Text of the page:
EM Images: Negative staining electron microscopy of MAYV virus-like particles (VLPs).
Mayaro Virus VLP
$330.15 – $2,683.05 excl. VAT
Recombinant Mayaro Virus-Like Particles produced in mammalian HEK293 cells. Mayaro structural proteins are transiently expressed to form a particle comprising E1, E2 and capsid protein, without the non-structural proteins or genome. Resultant particles are totally non-infectious. Greater than 90% purity.
Mayaro Virus VLP
Mayaro virus (MAYV) is a positive-sense single stranded RNA virus that belongs to the genus Alphavirus, a member of the Togaviridae family of viruses. It is a member of the Semliki Forest antigenic sero-complex, a serological group within the Alphavirus genus, and is closely related to Chikungunya virus (CHIKV) (Esposito, D.L.A).
Infection with Mayaro virus causes an acute, self-limited dengue-like illness of 3–5 days duration, characterized by fever, headache, myalgia, rash, prominent pain in the large joints, and association with rheumatic disease. MAYV is recognised as an emerging virus with the potential to cause a major epidemic in Central and South American countries. Currently, there is no licensed prophylactic vaccine or specific treatment for MAYV fever. Prevention of MAYV is through vector control measures to reduce transmission of the virus. Given the geographical distribution of MAYV and the similarity of the symptoms of Mayaro fever to infections caused by other arboviruses such Dengue fever, Chikungunya and Zika virus, it is considered important to be able to differentiate diagnostically between these arboviral diseases (CDC). Diagnosis of MAYV infection may be achieved by serological testing for MAYV specific IgM antibodies using enzyme immunoassays (EIA). However, cross reactivity with related viruses can reduce assay sensitivity and prevent accurate diagnosis (Figueiredo, ML).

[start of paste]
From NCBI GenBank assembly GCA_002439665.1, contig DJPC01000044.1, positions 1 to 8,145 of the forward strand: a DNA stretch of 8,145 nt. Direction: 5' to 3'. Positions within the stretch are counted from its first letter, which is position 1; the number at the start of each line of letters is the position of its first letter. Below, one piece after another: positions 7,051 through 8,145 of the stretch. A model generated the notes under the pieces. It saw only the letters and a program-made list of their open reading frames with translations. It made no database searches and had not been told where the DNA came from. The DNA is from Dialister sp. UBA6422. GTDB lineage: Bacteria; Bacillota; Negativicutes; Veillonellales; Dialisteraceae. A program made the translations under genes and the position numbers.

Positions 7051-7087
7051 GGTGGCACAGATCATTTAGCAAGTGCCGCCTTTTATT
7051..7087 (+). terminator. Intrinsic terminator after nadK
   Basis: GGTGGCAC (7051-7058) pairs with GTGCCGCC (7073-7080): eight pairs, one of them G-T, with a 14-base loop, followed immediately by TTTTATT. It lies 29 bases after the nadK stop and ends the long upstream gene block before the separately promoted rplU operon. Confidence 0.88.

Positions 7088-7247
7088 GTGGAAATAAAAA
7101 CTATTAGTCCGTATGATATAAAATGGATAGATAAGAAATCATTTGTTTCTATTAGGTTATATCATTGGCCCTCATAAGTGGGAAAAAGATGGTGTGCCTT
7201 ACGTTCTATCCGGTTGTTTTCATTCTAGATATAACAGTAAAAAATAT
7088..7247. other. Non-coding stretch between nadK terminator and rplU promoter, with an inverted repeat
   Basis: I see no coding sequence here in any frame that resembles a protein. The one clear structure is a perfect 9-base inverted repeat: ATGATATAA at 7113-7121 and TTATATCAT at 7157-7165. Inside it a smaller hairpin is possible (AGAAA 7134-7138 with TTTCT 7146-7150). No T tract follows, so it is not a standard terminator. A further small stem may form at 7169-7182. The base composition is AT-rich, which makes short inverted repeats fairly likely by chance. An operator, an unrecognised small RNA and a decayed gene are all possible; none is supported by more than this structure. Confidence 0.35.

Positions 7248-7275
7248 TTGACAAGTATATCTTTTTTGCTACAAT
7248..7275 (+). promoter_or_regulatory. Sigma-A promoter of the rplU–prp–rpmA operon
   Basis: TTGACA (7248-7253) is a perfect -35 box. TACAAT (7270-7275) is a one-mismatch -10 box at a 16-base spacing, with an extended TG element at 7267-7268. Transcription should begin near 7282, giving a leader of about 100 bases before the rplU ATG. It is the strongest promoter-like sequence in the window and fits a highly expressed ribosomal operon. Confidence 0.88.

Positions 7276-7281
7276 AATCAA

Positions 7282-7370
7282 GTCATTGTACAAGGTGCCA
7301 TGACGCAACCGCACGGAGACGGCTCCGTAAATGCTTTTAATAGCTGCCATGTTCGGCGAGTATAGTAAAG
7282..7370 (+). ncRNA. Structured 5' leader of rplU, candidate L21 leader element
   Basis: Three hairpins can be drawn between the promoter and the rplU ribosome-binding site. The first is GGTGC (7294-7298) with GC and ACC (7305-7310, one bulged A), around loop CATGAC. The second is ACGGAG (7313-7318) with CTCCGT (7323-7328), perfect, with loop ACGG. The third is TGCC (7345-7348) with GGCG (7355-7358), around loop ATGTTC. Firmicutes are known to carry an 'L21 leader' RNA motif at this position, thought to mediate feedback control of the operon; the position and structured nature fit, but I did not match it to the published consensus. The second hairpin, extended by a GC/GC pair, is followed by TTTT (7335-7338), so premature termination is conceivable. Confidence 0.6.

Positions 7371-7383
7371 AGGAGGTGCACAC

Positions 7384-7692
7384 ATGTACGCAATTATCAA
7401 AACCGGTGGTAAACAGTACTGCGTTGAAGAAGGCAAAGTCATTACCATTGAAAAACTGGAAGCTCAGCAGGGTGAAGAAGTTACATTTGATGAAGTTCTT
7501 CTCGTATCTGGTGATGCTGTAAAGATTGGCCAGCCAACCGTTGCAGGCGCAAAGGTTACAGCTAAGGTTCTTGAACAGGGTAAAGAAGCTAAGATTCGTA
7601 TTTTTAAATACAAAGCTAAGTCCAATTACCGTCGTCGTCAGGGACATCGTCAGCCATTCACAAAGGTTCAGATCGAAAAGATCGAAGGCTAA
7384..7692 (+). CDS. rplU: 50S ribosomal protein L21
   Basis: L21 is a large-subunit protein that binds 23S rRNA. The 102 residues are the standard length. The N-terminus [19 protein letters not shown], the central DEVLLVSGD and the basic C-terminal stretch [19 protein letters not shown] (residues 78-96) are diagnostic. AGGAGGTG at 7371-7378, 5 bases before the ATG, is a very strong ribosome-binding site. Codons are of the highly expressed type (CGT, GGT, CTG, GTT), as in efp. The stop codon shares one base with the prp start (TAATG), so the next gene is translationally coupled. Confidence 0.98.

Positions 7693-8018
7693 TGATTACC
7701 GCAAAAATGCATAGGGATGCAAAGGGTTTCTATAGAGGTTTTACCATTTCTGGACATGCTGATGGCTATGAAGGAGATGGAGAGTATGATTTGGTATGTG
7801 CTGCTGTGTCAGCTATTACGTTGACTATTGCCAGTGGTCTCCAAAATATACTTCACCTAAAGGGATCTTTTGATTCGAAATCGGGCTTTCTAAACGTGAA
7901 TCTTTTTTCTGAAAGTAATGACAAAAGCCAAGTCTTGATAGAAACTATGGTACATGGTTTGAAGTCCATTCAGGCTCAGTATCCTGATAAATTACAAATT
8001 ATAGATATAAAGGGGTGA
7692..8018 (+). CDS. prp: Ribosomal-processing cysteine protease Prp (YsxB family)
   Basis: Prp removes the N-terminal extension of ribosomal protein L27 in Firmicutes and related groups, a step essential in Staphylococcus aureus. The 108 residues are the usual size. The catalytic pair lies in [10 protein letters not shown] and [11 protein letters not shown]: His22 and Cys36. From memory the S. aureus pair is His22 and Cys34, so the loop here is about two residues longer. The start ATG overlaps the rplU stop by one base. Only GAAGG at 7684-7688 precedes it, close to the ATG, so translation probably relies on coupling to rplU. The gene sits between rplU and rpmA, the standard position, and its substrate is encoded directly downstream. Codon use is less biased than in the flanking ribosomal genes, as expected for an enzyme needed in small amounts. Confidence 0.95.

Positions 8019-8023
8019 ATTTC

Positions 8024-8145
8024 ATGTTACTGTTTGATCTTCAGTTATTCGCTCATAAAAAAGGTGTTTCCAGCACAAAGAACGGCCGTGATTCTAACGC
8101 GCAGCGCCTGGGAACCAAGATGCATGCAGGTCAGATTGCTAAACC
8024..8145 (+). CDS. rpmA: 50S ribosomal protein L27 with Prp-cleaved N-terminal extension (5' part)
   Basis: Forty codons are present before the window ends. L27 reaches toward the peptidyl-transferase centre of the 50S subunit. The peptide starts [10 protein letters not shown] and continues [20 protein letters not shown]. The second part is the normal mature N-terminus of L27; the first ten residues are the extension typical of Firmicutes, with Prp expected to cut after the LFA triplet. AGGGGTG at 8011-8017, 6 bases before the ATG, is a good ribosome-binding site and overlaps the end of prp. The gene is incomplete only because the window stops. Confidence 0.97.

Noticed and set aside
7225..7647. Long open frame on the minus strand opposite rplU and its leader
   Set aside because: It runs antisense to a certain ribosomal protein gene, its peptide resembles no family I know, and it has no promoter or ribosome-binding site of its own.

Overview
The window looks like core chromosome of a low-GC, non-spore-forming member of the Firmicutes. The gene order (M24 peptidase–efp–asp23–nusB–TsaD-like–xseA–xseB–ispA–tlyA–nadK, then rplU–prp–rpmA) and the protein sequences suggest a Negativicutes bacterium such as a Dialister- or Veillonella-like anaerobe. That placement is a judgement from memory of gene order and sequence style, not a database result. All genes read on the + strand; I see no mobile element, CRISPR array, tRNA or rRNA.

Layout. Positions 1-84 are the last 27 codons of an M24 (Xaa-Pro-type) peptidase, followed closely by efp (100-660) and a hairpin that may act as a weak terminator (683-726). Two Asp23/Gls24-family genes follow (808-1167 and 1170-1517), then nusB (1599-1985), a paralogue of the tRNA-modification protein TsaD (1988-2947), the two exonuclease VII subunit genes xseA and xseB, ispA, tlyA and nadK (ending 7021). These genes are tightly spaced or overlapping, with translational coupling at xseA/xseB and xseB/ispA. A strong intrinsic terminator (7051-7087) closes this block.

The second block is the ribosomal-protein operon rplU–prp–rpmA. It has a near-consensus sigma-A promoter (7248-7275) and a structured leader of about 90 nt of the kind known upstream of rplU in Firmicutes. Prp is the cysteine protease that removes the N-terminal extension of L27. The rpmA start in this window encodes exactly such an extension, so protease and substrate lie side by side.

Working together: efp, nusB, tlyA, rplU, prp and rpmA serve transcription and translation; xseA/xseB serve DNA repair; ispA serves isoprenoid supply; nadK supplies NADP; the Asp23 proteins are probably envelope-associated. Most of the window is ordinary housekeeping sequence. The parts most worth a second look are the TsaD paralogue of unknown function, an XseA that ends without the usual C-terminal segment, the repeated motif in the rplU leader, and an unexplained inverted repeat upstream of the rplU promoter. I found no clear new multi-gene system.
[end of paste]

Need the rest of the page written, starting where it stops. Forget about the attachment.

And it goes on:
At The Native Antigen Company we have prepared recombinant Mayaro Virus VLP utilising our proprietary mammalian cell expression system. These particles contain Capsid and E1 and E2 envelope proteins. They will find application for researchers and assay developers who are looking to develop assays to distinguish Mayaro virus infection from Chikugunya virus.
- Esposito DLA and Fonseca BALD (2017). Will Mayaro virus be responsible for the next outbreak of an arthropod-borne virus in Brazil? Braz J Infect Dis.21(5):540-544
- Figueiredo ML and Figueiredo LT (2014). Emerging alphaviruses in the Americas: Chikungunya and Mayaro. Rev Soc Bras Med Trop.47(6):677-83